This is also a country alive with music, with the lively cueca the national dance, accompanied by accordions, guitarróns, guitars, harps and the tambourine, enriched with high pitched singing and unique dancing. Folkloric and classical genres are a particular love, with singing traditional Chilean songs also popular, such as the tonada, often slow and melancholic in nature. In February of every year, music and dance festivals are held across the city of Viña del Mar, such is the passion for dance and music.
Chileans are a people immensely proud of their cultural heritage. Firstly, their intangible heritage, composed of many cultural events, such as arts, crafts, cuisine, dances, holidays, music and traditions, and secondly, by the tangible: buildings, objects and sites of archaeological, architectural, artistic, ethnographic, folkloric, historical, religious, traditional and technological importance, all scattered across Chile. They celebrate Cultural Heritage Day every May to honour and show respect for this heritage. This is a country both geographically and culturally diverse, with numerous indigenous and immigrant groups forming the richly eclectic backbone to a fine nation.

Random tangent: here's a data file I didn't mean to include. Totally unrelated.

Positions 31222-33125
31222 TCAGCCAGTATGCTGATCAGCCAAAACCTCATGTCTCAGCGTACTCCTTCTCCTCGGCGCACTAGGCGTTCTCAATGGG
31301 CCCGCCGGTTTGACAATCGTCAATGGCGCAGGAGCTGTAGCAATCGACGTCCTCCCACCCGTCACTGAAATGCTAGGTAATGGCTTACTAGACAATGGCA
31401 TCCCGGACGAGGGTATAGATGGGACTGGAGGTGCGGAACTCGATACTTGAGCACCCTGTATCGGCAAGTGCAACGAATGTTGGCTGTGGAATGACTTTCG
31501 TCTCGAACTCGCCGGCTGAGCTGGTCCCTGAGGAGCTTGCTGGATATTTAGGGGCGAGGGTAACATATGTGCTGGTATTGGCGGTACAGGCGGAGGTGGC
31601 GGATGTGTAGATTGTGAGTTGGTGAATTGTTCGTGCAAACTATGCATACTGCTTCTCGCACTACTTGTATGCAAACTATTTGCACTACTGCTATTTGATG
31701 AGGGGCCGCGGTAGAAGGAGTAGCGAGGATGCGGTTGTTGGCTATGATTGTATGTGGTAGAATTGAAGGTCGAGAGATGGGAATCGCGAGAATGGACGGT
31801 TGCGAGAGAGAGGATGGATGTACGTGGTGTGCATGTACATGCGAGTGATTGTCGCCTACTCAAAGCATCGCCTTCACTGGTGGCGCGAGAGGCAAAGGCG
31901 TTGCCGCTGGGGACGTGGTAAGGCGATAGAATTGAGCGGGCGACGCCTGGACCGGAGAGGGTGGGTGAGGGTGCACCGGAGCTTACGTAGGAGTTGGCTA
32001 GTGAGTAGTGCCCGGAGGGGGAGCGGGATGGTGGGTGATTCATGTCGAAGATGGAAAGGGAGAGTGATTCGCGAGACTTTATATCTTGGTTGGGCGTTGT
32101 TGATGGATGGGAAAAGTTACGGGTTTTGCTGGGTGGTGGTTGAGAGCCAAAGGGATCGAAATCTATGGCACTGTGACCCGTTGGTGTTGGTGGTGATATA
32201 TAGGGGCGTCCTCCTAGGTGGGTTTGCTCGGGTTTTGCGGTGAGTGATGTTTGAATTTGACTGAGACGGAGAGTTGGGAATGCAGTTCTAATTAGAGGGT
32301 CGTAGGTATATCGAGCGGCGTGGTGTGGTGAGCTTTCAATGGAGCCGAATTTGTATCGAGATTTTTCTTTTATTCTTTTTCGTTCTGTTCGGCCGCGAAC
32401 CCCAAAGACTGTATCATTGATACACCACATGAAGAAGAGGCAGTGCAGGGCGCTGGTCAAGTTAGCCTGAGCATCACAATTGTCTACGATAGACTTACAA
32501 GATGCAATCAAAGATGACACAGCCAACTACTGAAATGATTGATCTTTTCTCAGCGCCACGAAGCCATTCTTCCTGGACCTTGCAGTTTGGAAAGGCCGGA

Whilst Chile has welcomed in the modern world with open arms, it remains predominantly traditional. Chileans are friendly and helpful. They fight for what they believe in, proud of their choices and proud to defend it. That said, it is a sociable culture, meeting regularly in gatherings of joy and frivolity, often finding any excuse to spend time with one another. They are a talkative people, too, and it’s not uncommon to find groups talking anywhere and everywhere, from the coffee shops to the streets. This really is a country where it’s impossible to be lonely…
This is a land of incredible and unusual contrasts, home of many beaches, fjords, glaciers and icebergs, stretching from the infamous Atacama Desert in the north to Cape Horn in the south. Much of the interior is covered in huge mountains, with the snowcapped Andes covering almost Chile’s entire eastern border, with over 600 volcanoes covering them in Chile alone. Smaller mountains are dotted along or near to the coast, the fertile plains where agriculture thrives. Throughout the country, one will find deep valleys and high plateaus fronting the mountains, whilst in the south, you’ll find a large group of small, clear blue lakes, adorned with many gorgeous waterfalls. The south is also home to an uncountable group of islands, many mountainous, fronting the coastline, together forming a series of winding channels and fjords. You’ll also find dozens of rivers mixed in with this stunning and dramatic landscape. This really is an extraordinarily beautiful country, dripping in untold breathtaking majesty.